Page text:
If you’ve been following along with us, you know that this month we are putting the spotlight on independent publishers. The ones who pick up the talent that gets passed up by the big publishing houses. This week, in honor of our She Writes Press Tour event Wednesday, June 22 at 7PM we are pointing that light at (if you haven’t guessed it already) She Writes Press.
With over a hundred female authors under their belt, completely women-run, She Writes Press is a force to be reckoned with within the publishing world. As an independent publishing company, they have evened the playing field for female authors to publish their works without slipping through the cracks like they would if they went through any of the major publishing houses.
“Kamy [Wicoff] and Brooke [Warner, the founders] envisioned a company where authors would be invited to publish based on the merit of their writing alone. They wanted to found a press for women writers that would be a platform—that could launch their writing careers, and where they could legitimately compete with their traditional counterparts.”
We would specifically like to highlight the ladies that will be visiting us next week to speak about and sign their books on the She Writes Press Tour:
GARINE B. ISASSI – Start With the Backbeat: A Musical Novel:
It is the spring of 1989 in New York City when Jill Dodge, a post-punk rocker from Texas, finally gets her big promotion at Mega Big Records. She is thrust into a race to find a gritty, urban rapper before the Gangsta trend passes their label by. As Jill and her mostly middle-class coworkers search for the next big rap star, they fluctuate between alliances and rivalries, tripping over the stereotypes of race, class, and musical genre. They work to promote their current roster of acts as well as the new rap artist they sign to a contract. It turns out, he may not be what they expected. Full of original lyrics and wit, Start With the Backbeat is a compelling examination of the nuances of class, race, and culture in America which are sometimes ridiculously serious.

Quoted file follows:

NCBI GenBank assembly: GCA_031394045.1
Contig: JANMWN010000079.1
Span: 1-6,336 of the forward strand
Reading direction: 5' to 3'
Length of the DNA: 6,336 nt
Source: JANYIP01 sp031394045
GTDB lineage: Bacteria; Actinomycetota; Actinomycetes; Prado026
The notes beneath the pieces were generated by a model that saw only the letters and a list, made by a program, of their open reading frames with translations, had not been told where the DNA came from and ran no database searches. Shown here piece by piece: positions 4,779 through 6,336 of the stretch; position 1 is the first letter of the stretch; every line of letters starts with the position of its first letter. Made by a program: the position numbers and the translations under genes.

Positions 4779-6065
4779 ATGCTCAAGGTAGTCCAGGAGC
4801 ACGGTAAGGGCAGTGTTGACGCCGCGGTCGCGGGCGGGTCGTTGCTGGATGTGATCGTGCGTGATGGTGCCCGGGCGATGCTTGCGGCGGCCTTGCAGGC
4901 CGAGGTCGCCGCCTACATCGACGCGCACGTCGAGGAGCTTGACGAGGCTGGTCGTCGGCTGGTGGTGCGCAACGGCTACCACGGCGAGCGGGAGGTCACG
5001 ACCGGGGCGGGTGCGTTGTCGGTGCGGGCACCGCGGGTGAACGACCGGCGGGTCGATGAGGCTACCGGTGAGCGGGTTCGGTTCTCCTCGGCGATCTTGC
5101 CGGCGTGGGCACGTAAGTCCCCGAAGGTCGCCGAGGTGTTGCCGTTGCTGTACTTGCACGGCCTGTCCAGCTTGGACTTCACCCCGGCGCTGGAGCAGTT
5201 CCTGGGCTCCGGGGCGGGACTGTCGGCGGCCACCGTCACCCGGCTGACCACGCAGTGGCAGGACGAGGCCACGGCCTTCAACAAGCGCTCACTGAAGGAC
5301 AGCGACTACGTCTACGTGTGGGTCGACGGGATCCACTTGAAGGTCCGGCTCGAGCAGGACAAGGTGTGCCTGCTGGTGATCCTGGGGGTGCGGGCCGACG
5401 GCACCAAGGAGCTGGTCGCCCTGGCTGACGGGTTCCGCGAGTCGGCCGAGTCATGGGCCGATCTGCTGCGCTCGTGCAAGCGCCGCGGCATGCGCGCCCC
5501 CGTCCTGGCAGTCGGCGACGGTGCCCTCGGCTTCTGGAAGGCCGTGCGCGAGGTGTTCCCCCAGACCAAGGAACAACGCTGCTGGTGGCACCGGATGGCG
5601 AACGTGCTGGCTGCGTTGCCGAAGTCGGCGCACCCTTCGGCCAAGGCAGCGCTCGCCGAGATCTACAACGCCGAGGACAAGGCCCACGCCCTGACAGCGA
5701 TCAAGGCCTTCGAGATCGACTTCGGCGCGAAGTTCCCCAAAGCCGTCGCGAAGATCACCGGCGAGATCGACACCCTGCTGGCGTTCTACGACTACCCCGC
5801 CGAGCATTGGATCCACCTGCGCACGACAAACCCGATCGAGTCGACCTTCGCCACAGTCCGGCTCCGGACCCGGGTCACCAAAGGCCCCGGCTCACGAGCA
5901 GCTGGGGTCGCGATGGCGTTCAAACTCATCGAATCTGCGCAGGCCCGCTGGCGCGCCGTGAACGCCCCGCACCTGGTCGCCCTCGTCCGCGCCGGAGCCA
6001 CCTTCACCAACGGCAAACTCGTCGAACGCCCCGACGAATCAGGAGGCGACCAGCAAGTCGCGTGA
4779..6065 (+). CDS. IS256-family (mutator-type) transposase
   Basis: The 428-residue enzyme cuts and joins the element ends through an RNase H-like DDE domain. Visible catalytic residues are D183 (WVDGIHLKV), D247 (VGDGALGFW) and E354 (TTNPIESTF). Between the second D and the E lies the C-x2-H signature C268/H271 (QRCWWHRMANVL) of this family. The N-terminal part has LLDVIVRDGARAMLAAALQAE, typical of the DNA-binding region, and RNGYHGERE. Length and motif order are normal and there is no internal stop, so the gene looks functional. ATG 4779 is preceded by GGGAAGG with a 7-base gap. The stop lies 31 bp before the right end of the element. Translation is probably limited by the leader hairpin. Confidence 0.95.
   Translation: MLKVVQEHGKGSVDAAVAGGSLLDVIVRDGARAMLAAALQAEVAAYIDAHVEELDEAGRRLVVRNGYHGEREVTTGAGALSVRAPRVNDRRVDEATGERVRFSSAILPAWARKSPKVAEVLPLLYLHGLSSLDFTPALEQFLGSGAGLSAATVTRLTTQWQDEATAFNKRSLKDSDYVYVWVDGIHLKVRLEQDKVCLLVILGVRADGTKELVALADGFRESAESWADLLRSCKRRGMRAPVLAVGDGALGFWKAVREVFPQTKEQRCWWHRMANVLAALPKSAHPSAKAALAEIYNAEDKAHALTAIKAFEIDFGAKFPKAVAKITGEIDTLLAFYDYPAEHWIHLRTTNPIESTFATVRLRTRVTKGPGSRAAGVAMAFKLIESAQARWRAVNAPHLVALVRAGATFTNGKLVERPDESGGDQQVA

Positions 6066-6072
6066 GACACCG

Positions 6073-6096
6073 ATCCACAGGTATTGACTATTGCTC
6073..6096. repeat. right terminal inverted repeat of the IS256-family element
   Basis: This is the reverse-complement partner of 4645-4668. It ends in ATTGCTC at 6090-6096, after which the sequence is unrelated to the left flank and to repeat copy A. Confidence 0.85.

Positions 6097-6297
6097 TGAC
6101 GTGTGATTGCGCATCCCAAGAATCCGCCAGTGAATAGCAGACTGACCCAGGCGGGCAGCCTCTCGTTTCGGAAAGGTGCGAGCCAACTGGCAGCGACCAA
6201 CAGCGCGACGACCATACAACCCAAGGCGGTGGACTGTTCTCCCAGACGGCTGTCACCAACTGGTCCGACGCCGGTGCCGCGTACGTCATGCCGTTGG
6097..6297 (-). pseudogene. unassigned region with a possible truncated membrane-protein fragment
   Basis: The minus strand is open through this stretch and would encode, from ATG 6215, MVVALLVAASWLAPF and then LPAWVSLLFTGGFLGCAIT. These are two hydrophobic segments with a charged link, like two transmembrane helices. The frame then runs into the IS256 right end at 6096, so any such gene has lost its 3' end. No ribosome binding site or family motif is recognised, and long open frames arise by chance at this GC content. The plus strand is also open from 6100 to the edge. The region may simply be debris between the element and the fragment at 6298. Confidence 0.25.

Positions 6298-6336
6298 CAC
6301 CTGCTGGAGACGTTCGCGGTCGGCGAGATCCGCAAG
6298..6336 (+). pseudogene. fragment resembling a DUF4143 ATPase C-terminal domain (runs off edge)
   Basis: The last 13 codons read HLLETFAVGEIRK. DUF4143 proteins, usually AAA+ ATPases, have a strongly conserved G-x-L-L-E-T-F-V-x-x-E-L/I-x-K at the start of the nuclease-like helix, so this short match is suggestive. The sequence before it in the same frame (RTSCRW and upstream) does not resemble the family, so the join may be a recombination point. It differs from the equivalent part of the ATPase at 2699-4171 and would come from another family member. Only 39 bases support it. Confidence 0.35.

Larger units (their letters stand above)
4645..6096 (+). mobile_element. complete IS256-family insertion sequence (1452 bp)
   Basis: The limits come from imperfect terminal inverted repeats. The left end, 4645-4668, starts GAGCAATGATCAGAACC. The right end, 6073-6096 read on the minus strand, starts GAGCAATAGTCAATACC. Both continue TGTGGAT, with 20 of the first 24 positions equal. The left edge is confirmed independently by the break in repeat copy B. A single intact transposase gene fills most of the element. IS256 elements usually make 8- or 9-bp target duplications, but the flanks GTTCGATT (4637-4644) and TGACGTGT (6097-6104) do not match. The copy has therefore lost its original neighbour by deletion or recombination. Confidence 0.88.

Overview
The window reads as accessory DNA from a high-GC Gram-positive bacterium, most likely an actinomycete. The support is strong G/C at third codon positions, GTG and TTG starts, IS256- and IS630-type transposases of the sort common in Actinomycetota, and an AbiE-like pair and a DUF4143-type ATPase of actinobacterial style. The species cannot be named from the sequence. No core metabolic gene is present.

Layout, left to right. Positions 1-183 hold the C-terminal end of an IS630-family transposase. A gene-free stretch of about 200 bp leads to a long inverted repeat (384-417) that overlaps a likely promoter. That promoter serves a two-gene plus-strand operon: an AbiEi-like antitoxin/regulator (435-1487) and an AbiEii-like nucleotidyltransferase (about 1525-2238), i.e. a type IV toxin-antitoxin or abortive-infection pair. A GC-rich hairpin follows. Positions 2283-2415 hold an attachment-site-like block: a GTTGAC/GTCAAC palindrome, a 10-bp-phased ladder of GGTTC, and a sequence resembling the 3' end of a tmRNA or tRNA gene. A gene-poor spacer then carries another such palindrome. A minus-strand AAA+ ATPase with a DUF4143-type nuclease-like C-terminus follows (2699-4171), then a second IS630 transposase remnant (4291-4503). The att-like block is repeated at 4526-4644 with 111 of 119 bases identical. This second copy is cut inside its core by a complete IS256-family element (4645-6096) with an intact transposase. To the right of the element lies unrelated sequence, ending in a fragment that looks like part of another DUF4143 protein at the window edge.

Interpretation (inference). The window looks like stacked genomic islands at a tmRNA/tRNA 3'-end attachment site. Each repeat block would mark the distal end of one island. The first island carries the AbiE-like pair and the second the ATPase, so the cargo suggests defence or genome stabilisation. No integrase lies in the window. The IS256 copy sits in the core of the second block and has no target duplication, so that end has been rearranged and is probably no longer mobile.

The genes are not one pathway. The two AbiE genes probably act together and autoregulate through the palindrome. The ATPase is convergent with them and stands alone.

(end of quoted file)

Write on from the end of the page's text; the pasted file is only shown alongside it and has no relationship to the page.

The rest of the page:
NICOLE WAGGONER – Center Ring:
Norah Merrit, a dedicated obstetrician known for her bedside manner and service to Doctors Without Borders, walks into girls’ night out with a confession to make―and what she has to say shakes the group to its core. In the aftermath of Norah’s revelation, each of the women she calls her sister-friends―photojournalist Camille, stay-at-home mom Leila, publicist Ellison, and designer Kate―are left questioning the roads they haven’t taken, and revisiting the vastly different choices they’ve made in life and love. Told in alternating points of view between the five friends, Center Ring is a story about modern women finding balance through action, relationships, and growth in the midst of challenges and change.
CARRIE HIGHLEY – Blue Apple Switchback:
Carrie Highley was always a tomboy―and by the time she turned sixteen, she was wishing she was dancing with the girls instead of the boys at cotillion dances. In her early thirties, while living in West Virginia, she discovered a passion for road biking, finally stopped sequestering her deep feelings for women, and began an ill-fated love affair with a female cycling friend. Then, at thirty-six, she found herself skidding into Asheville, North Carolina, holding on tight to the coattails of her doctor husband and spending her time as a stay-at-home mother of two boys. Moving to North Carolina was Highley’s attempt to reembrace heterosexual married life after her tumultuous time in West Virginia. But in Asheville, she met Charlie, a fellow cyclist twenty-three years her senior, who became her mentor, friend, and father all rolled into one―and as they grew closer, she started unloading her fears into Charlie’s inbox. With Charlie’s support, Highley finally got the courage to do what she’d been waiting her whole life to do: go down the mountain with her hands off the brakes.
JO IVESTER (moderator) – The Outskirts of Hope: A Memoir of the 1960’s Deep South:
In 1967, when Jo Ivester was ten years old, her father transplanted his young family from a suburb of Boston to a small town in the heart of the Mississippi cotton fields, where he became the medical director of a clinic that served the poor population for miles around. But ultimately it was not Ivester’s father but her mother―a stay-at-home mother of four who became a high school English teacher when the family moved to the South―who made the most enduring mark on the town. In The Outskirts of Hope, Ivester uses journals left by her mother, as well as writings of her own, to paint a vivid, moving, and inspiring portrait of her family’s experiences living and working in an all-black town during the height of the civil rights movement.